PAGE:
DAILY MARKET REPORT
Friday the thirteenth. . . . . .Gold is trading at the $1242 mark this morning (down $4.00) after having gotten as low as $1238 in European markets. Which way it will break from here remains an open question as the annual summer slowdown lingers, commodities continue to track lower, and the dollar, at least for now, reigns supreme in currency markets. In its market report this morning, Investing.com poses an interesting scenario, “Interestingly, Asian and European stocks were mostly higher today as investors yet again attempted to shrug off trade tensions. Could markets be turning increasingly numb to global trade developments? This may be the question of the quarter if stock markets and riskier assets continue to push higher despite trade tensions escalating.” And, by the way, if the one asset that should be flourishing in this environment continues to languish . . . .
With that thought we will leave you for the week and alert you that we will be posting only intermittently for the next couple of weeks as we move to a mid-summer schedule.
Quote of the Day
“Buying gold today is a statement that you believe that global economic events may spiral out of the control of Central Bankers. It is insurance against some sort of massive monetary policy mistake that cannot be fixed without re-conceptualizing the global economic regime – hyperinflation in a developed nation, the collapse of the Euro, something like that – not an expression of a commonly shared belief in some inherent value of gold.. . . . The stronger the Narrative of Central Banker Omnipotence, the more likely it is that the price of gold goes down. The weaker the Narrative – the less established the Common Knowledge that central bank policy determines market outcomes – the more likely it is that the price of gold will go up. In other words, it’s not central bank policy per se that makes the price of gold go up or down, it’s Common Knowledge regarding the ability of central banks to control economic outcomes that makes the price of gold go up or down.” – W. Ben Hunt, Epsilon Theory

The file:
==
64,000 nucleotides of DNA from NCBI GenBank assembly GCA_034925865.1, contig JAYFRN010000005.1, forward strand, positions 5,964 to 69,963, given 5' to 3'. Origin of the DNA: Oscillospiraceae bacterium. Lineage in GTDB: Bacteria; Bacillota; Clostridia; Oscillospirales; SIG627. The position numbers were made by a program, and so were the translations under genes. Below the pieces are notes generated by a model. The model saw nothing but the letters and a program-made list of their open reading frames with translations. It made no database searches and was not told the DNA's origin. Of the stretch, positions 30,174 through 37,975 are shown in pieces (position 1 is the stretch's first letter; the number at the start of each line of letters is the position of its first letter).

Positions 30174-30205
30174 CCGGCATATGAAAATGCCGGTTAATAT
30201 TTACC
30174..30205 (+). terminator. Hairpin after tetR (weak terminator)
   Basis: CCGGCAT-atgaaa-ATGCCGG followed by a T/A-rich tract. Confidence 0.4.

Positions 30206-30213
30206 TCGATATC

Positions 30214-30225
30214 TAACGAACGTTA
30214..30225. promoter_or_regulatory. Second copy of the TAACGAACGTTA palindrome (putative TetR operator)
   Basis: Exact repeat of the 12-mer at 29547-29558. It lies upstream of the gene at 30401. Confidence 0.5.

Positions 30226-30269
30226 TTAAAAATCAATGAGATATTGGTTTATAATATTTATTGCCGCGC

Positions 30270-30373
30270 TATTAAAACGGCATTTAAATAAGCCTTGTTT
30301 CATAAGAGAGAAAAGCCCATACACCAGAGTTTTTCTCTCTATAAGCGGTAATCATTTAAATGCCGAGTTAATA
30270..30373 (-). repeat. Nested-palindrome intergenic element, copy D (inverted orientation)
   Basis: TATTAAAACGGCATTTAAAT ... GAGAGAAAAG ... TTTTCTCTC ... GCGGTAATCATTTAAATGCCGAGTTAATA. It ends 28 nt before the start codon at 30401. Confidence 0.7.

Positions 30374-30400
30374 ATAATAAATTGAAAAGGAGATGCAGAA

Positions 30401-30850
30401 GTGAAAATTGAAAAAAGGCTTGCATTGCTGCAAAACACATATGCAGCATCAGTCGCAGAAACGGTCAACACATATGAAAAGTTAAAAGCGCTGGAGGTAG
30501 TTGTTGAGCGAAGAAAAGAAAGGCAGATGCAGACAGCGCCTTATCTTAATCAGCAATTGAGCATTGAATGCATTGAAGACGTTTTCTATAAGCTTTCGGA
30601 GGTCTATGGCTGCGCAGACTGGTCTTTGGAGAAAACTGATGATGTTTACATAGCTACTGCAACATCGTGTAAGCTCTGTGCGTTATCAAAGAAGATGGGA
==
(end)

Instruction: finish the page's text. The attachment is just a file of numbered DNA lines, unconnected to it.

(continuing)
Chart of the Day
Chart note: There is much concern about the flattening yield curve, i.e., the convergence of rates in various U.S. sovereign debt instruments and what it might portend for the future. In pulling together the data for these charts, we could not help but take special note of the two previous occasions in which there was a similar convergence – in 2000 just before and during the bursting of the dotcom bubble and in 2007-2008 just before and during the Bear Sterns/Lehman Brothers’ implosions. Both breakdowns, by the way, occurred coincident with an upswing in interest rates.